In New Mexico, professional photographers may not refuse to work at gay weddings, that state's Supreme Court decided Thursday.
When Elane Photography refused to work for Vanessa Willock at her same-sex wedding, the Court said, it violated the New Mexico Human Rights Act, which prohibits discrimination in public accommodations based upon sexual orientation.
"First, we conclude that a commercial photography business that offers its services to the public, thereby increasing its visibility to potential clients, is subject to the antidiscrimination provisions of the NMHRA and must serve same-sex couples on the same basis that it serves opposite-sex couples," Justice Edward Chavez wrote for the majority.
Chavez also wrote that refusing to work at a same-sex wedding is equivalent to refusing to work at a mixed-race wedding: "Therefore, when Elane Photography refused to photograph a same-sex commitment ceremony, it violated the NMHRA in the same way as if it had refused to photograph a wedding between people of different races."
Elane Photography is not protected by their rights to freely exercise their religion, which are protected by the U.S. Constitution, because the NMHRA is a "neutral law of general applicability," the Court said. This means that the law does not target a specific religious group when it restricts Elane Photography's religious freedom.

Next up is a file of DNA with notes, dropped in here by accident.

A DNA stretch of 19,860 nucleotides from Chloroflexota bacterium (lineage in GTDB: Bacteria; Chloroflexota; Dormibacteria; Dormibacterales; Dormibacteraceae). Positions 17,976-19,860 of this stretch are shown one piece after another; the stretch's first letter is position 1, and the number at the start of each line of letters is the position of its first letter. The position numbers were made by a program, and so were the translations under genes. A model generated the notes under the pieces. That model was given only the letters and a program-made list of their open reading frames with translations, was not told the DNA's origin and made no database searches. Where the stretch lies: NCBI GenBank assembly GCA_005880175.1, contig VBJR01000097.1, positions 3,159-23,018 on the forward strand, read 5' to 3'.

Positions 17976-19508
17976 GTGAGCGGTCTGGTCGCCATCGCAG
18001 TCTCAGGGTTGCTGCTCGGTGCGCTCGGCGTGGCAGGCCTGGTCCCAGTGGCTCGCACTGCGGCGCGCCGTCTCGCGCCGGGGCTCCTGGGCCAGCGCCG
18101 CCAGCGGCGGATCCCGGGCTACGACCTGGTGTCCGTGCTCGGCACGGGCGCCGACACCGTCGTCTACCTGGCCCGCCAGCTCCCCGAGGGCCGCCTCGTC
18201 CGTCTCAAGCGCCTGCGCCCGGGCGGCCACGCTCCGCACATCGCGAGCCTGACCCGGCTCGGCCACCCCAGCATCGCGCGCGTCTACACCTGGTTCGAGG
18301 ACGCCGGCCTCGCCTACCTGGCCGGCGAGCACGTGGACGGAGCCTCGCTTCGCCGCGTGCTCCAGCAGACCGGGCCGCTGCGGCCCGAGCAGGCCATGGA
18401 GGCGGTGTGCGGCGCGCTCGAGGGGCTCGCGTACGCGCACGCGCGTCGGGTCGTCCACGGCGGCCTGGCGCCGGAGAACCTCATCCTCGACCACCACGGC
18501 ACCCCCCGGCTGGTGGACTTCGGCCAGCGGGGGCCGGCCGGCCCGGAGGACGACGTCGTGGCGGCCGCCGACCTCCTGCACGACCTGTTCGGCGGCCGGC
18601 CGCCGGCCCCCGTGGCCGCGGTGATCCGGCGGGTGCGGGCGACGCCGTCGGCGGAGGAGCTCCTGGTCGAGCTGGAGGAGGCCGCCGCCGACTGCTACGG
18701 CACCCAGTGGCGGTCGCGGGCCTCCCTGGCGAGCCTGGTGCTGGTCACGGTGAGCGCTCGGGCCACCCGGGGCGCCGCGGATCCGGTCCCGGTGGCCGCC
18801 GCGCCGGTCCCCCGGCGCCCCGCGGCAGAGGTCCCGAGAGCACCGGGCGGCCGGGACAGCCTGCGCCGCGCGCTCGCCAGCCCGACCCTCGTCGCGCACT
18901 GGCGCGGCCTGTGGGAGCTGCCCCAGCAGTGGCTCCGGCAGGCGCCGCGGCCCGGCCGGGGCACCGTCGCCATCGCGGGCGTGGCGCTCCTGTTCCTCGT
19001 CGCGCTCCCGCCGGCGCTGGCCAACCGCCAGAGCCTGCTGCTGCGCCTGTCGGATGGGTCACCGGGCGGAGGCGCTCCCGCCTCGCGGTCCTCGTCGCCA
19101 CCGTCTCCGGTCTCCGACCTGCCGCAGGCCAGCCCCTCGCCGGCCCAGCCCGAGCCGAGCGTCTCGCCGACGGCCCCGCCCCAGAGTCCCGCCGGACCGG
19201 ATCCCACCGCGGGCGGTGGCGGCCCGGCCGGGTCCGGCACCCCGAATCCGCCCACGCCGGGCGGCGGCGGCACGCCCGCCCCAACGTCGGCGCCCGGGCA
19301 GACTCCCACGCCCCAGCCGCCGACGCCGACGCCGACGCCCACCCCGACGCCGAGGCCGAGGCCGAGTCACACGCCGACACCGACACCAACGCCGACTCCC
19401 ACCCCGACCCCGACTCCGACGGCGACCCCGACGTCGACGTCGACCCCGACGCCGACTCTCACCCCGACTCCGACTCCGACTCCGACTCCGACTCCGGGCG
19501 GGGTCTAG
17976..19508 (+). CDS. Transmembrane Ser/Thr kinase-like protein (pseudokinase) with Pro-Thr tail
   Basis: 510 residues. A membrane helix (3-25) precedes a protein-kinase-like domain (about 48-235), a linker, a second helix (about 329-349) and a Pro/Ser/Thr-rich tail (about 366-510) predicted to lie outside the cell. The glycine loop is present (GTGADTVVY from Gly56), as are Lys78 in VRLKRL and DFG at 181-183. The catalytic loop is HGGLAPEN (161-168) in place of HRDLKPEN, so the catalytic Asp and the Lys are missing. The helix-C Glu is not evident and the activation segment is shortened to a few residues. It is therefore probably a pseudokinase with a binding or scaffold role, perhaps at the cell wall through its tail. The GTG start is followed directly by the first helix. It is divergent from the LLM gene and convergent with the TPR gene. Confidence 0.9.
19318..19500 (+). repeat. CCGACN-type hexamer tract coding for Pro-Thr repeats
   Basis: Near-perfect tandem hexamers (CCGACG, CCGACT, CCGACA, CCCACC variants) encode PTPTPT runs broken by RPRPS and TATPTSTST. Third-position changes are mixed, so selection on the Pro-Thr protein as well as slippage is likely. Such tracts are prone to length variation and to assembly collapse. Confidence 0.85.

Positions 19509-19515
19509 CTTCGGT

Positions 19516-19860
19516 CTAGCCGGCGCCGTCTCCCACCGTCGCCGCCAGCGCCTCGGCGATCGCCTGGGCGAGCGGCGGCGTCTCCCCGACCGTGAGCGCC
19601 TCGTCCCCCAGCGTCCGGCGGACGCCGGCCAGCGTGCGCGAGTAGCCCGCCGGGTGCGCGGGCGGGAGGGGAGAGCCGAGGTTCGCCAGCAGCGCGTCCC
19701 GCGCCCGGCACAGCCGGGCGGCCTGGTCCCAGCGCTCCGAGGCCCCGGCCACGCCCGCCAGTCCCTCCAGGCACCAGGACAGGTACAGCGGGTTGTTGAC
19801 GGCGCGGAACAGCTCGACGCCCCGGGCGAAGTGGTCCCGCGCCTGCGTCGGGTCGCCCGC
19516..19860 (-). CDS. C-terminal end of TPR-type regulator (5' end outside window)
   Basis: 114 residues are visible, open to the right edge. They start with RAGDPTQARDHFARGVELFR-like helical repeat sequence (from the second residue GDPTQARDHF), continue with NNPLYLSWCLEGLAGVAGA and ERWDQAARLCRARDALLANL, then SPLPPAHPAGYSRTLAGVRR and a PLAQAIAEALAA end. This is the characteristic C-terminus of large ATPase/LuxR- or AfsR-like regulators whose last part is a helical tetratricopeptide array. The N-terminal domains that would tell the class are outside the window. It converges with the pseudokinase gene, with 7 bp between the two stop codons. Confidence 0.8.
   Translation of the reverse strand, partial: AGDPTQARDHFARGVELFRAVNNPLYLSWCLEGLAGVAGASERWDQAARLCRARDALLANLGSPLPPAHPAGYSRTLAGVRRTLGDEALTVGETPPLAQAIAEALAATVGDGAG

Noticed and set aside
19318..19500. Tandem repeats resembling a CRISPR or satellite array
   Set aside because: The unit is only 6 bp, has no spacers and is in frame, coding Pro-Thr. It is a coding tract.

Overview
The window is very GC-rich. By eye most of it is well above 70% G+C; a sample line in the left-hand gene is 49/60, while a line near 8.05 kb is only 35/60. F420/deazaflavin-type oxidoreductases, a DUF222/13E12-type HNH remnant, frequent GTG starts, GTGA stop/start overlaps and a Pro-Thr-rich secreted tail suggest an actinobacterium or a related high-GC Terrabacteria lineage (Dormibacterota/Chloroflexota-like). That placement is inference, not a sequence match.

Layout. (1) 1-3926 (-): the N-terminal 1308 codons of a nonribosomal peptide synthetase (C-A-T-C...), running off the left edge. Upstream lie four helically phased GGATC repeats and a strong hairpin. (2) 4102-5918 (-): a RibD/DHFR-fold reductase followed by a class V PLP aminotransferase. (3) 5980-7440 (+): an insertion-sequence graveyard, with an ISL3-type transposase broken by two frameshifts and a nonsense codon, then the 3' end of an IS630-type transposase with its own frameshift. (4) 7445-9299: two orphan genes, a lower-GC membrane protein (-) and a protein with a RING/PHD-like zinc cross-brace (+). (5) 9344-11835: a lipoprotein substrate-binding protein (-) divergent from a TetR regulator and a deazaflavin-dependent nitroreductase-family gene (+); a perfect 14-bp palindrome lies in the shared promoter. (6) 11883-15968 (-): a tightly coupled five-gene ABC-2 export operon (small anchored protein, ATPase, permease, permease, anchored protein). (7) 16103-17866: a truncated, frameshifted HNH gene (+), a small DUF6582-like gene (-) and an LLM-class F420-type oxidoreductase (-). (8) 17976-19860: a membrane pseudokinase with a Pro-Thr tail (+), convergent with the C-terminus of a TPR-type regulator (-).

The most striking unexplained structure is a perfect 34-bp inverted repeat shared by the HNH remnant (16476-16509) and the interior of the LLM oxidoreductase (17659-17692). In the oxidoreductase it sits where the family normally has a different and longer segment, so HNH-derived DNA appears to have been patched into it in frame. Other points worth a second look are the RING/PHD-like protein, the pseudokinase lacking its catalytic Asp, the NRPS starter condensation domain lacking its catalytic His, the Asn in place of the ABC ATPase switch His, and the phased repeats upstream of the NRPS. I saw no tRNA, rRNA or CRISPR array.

In the proceedings, Elane Photography argued that it did not discriminate based upon sexual orientation because it would have photographed same-sex couples in other contexts. It was only the conveyance of a same-sex marriage in the company's photos that conflicted with the owner's religious beliefs.
In a concurring opinion, Justice Richard Bosson said that Elane Photography must be forced to violate their religious beliefs because of "the tolerance that lubricates the varied moving parts of us as a people. ... it is the price of citizenship."
"The idea that free people can be 'compelled by law to compromise the very religious beliefs that inspire their lives' as the 'price of citizenship' is a chilling and unprecedented attack on freedom," said Jordan Lorence, senior counsel for Alliance Defending Freedom and one of the lawyers for Elane Photography. "Americans are now on notice that the price of doing business is their freedom. We are considering our next steps, including asking the U.S. Supreme Court to right this wrong."
In a Rasmussen Reports poll of 1,000 adults conducted last month, 85 percent of respondents said that a Christian wedding photographer should be able to turn down work for a same-sex wedding.